I remember David Bromberg from years ago. He wrote a song with George Harrison, he played guitar for Bob Dylan, the Eagles, Ringo Starr, Willie Nelson and the Grateful Dead. In memory he was one of those flash acoustic guitar players, but a pretty lousy singer. In the 30 years since I last gave him a listen, he’s been retired from recording, and building violins. He operates David Bromberg’s Fine Violins, a retail store and repair shop for fine instruments in Wilmington, Delaware.
The past couple of years have seen David making a comeback of sorts. Playing weekly jam sessions, and encouraged by people like Chris Hillman, he formed Angel Band with his wife and two other female vocalists. He was essentially their accompanist. He is an extraordinary guitarist. The first track of this 1982 live recording takes the traditional tune “Don’t Let Your Deal Go Down” at breakneck speed. And neither he nor his bandmates miss a note. It sets the pace for the rest of the album.
His vocals are nowhere near as bad as I thought they were back in the day. He’s been offering this live album in a limited edition available only at his concerts, but now Appleseed Recordings has made it generally available. And I’m glad they did. After the 10-minute blowing session on “Deal” the group (Gene Johnson on mandolin and fiddle, “Butch” Amiot on bass and Jeff Wisor on fiddle and mandolin) takes Bob Dylan’s “Wallflower” for quick trot around the yard. Apparently Dylan wrote this one at Bromberg’s apartment. “Stay All Night” is also played rather faster than you might think the title deserves but they slow down for “Ookpik Waltz.” I remember “Ookpik” very well; he was kind af a furry thingy designed by the Inuit and based on the Snowy Owl. I never saw him dance, is all.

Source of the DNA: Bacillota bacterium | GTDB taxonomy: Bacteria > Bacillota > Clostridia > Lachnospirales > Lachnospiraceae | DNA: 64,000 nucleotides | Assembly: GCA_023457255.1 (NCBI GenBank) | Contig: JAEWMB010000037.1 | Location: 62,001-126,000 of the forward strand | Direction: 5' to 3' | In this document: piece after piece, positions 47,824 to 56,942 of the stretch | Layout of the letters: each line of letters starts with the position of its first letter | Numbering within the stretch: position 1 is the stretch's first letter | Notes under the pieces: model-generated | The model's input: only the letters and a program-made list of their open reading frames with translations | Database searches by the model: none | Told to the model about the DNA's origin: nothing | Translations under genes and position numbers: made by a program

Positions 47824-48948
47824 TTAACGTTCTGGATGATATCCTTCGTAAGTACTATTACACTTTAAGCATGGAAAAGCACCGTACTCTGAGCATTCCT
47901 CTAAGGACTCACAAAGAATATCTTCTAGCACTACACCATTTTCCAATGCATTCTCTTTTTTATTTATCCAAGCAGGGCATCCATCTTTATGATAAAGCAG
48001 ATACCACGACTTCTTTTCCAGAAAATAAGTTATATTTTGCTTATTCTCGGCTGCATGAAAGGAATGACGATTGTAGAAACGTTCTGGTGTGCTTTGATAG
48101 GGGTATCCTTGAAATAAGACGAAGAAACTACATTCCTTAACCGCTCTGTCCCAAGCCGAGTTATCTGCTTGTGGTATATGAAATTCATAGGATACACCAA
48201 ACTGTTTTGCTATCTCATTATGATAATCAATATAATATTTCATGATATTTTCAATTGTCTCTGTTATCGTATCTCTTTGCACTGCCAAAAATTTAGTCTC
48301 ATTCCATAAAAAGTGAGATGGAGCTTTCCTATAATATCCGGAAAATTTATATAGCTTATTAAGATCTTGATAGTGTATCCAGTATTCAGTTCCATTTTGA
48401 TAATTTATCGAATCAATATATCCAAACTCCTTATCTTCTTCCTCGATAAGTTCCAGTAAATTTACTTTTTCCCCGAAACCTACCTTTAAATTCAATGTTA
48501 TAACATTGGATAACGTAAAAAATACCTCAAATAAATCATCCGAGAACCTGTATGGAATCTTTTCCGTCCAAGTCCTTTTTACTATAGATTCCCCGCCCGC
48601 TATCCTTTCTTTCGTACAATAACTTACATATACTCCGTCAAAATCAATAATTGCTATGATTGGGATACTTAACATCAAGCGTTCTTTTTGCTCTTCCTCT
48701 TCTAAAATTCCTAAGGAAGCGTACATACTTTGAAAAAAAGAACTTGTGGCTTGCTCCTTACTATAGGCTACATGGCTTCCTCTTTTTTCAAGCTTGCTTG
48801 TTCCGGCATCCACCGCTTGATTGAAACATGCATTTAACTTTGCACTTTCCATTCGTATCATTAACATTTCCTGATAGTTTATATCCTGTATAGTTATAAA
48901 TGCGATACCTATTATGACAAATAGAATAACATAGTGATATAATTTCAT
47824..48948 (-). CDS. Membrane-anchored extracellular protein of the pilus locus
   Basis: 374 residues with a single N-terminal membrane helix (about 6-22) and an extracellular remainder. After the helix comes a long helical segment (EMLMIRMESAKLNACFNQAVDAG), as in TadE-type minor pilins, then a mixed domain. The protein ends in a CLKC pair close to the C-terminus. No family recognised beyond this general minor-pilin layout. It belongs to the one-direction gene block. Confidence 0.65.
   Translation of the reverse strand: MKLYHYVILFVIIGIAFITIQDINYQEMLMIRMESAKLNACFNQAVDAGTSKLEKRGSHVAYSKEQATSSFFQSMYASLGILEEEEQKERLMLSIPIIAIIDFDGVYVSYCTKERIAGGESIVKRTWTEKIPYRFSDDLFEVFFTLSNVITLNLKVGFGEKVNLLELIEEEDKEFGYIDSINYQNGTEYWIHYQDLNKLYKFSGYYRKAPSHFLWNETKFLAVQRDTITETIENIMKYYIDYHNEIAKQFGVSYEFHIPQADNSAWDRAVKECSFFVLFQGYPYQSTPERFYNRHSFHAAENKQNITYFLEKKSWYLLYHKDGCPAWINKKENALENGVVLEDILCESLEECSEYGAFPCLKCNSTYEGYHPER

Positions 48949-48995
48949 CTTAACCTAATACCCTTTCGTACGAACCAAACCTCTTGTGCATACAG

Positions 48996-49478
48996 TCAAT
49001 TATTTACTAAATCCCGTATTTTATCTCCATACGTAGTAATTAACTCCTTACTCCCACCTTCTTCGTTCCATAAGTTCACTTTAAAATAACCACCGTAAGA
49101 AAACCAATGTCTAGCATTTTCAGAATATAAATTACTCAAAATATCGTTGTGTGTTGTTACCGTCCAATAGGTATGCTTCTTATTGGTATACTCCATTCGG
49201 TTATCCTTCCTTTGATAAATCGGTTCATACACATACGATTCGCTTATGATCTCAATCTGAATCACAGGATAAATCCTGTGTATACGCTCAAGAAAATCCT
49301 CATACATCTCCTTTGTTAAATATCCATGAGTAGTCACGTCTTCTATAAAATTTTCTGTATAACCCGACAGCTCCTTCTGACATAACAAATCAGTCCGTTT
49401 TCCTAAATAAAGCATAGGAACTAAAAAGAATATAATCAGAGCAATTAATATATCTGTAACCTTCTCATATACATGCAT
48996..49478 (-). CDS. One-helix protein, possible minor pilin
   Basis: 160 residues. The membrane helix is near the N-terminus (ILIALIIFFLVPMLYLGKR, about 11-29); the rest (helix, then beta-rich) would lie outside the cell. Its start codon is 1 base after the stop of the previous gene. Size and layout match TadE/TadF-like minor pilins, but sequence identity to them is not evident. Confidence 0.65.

After a rendition of Ralph McTell’s “When I Was A Cowboy” with the group harmonizing, the band moves on to some blues and then more bluegrass before ending with a gospel tune, “Working On A Building.” This live album has been remastered and sounds darn good. There’s some fine picking and vocalizing, and the songs are fun to listen to. It could serve as a workshop for up-and-coming pickers. Slow it down and try to play along, then gradually speed it up … if you can keep up, you’ll be much improved by the end.
I’m looking forward to some new recordings from David Bromberg, and I’m sorry I never paid that much attention to him before!